Prayer Is More for God than for Us

By Alvin VanderGriend

I received a letter the other day from a person asking me to pray about a family problem. Along with that request came additional pages with forty-four more prayer requests, all of them for various aspects of personal and family life. Most of the requests were for good and legitimate concerns. This person was clearly seeing God as the source of all blessings and was asking me to pray for them. That was good! What was not so good was that all of the requests were “for them” with little apparent thought as to their value “for God.”

This approach to prayer is typical of what we find in many churches today. Our bulletins are full of prayer requests that mention the things that we want God to do for us. We want him to heal out diseases, relieve our distresses, bail us out of our problems, and provide us with plenty. William Barclay, commenting on this view of prayer said, “One of the strangest things about prayer is that it can be the most selfish activity in the world. Prayer can be merely seeking to use God for one’s own purposes” (The Promise of the Spirit, p. 104). But, intercession is not first of all about us, it is about God and his kingdom.

The problem is not that it is wrong to pray for healing, help, and blessings. We should pray for these things. In the Lord’s Prayer, Jesus teaches us to pray “give us our daily bread.” That is a prayer for God to supply our physical, material, and bodily needs. But the problem comes when in prayer the focus is primarily on us and what we want. What we are really doing when we pray that way is to try to get God to be our servant. But he is not our servant. He is our Lord and Master and we are his servants. Of course he does bless us, help us, and even serve us. But, in doing so he does not relinquish headship. He blesses us out of love so that we may serve his purposes.

Intercessory prayer is more for God than for us.

It is more a way for God to accomplish his purposes on earth than for us to get God to give us, or those we pray for, something. Jesus clearly thought first of God and his glory when it came to prayer. In a troubling moment he didn’t immediately think of how the Father could help him. He even said that he wouldn’t pray, “Father, save me from this hour?” Instead, recognizing that his suffering was part of God’s plan, he simply prayed, “Father, glorify your name!” (John 12:27-28).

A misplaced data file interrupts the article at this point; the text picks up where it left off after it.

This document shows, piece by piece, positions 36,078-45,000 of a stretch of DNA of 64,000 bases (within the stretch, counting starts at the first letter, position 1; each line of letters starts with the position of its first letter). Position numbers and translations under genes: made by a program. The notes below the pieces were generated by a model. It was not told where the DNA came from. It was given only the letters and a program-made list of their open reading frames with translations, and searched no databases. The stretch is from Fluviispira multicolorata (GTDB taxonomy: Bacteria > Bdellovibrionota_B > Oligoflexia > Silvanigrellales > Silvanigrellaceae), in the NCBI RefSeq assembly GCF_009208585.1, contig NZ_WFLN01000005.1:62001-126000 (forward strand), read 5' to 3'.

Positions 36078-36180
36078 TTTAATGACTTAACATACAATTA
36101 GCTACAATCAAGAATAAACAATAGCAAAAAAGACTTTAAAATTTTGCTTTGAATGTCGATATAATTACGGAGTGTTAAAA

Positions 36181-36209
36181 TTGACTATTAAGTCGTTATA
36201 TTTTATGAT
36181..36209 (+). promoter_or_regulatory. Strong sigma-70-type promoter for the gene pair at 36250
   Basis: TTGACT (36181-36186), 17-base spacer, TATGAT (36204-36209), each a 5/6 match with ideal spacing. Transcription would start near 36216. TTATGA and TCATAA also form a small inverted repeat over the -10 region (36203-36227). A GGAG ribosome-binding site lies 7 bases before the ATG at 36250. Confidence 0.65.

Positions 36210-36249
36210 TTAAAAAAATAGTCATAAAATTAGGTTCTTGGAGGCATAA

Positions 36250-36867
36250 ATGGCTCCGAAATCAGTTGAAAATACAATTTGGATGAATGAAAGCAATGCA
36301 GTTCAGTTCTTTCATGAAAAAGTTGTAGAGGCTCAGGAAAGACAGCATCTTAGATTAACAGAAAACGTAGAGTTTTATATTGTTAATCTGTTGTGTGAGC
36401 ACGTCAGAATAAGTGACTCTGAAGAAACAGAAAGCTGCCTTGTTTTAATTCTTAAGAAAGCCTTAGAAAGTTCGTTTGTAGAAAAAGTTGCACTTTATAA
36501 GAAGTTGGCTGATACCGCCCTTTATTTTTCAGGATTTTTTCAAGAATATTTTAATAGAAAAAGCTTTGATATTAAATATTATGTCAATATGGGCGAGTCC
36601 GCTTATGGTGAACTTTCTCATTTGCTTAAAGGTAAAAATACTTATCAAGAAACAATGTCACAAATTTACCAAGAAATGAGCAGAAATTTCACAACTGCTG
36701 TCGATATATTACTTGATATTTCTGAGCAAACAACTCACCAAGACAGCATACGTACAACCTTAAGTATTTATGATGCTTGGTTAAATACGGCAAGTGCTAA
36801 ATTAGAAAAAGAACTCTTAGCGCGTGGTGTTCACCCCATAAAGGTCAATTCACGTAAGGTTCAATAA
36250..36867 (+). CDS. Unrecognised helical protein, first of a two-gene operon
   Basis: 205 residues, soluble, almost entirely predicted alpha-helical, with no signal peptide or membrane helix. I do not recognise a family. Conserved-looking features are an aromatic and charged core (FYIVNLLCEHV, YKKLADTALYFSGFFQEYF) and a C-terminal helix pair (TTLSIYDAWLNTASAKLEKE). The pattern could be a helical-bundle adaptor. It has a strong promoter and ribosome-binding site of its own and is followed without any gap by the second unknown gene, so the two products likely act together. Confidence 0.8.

On another occasion Jesus promised his disciples that if they would ask in his name he would do what they asked. But he didn’t stop there. He went on to say that he would act in response to their prayers, “so that the Son may bring glory to the Father.” In other words, their asking was not just to get his help or to be empowered for ministry. The ultimate reason for their asking and his acting was to glorify the Father. Jesus clearly viewed prayer as for God and for his glory.

When we think of intercession as more for God than for us all kinds of things will change. We will ask different questions. Instead of asking, “Where is the problem?” we will ask “Where does God want to work?” Instead of asking “What do we want from God?” we will ask “What does God want for us and for those we pray for?”  Instead of asking “What will we gain?” we will ask “How will God be glorified if he grants what I ask; how will he gain?” We will pray different kinds of prayers. We will pray less for relief and more for sufficient grace. We will pray less for comfort and more for spiritual growth. We will be less concerned with what he can do for us and more concerned for what we can do for him. Intercession will become a way in which we co-labor with God to accomplish his will and bring in his kingdom. Intercessors yearn for God’s work to be done.

Our Intercessory Prayers Release God’s Blessing

Our intercessory prayers release God’s rich blessings in the world—blessings that ripple on for many years, through many lives, and in many different forms. God is the first one to be blessed when we intercede, but not the last. When the lives of parents are touched through prayer, the blessing accrues to their children and grandchildren. When a pastor is blessed through intercessory prayer, his congregation is also enriched spiritually. When intercessors pray a friend to Christ all that person’s relationships are affected for the rest of his or her life. The hand that is moved when we pray is the hand of our loving, almighty, all-wise, everlasting Father. No wonder, then, that our intercessory prayers to the Father have such a huge ripple effect.

When we seek to orient all our prayers to what God is doing and plans to do the Holy Spirit will always be there to help us. He will guide us to pray in line with the purposes of God. He knows what will bring glory to the Father and blessing to humankind, and he will guide us to pray along those lines. Satan will, of course, be there tempting us to make intercession a tool for special favors and personal advantage. If, however, we pray “in the Spirit” and “in Jesus’ name” our prayers will always be first of all for God. They will be used to achieve God’s purposes and will inevitably frustrate the devil and his purposes. That’s what you want to see happen isn’t it?

Alvin VanderGriend is the author of numerous books on prayer including his bestselling, Love to Pray and Praying God’s Heart, from which this article is taken. Used by permission of PrayerShop Publishing.

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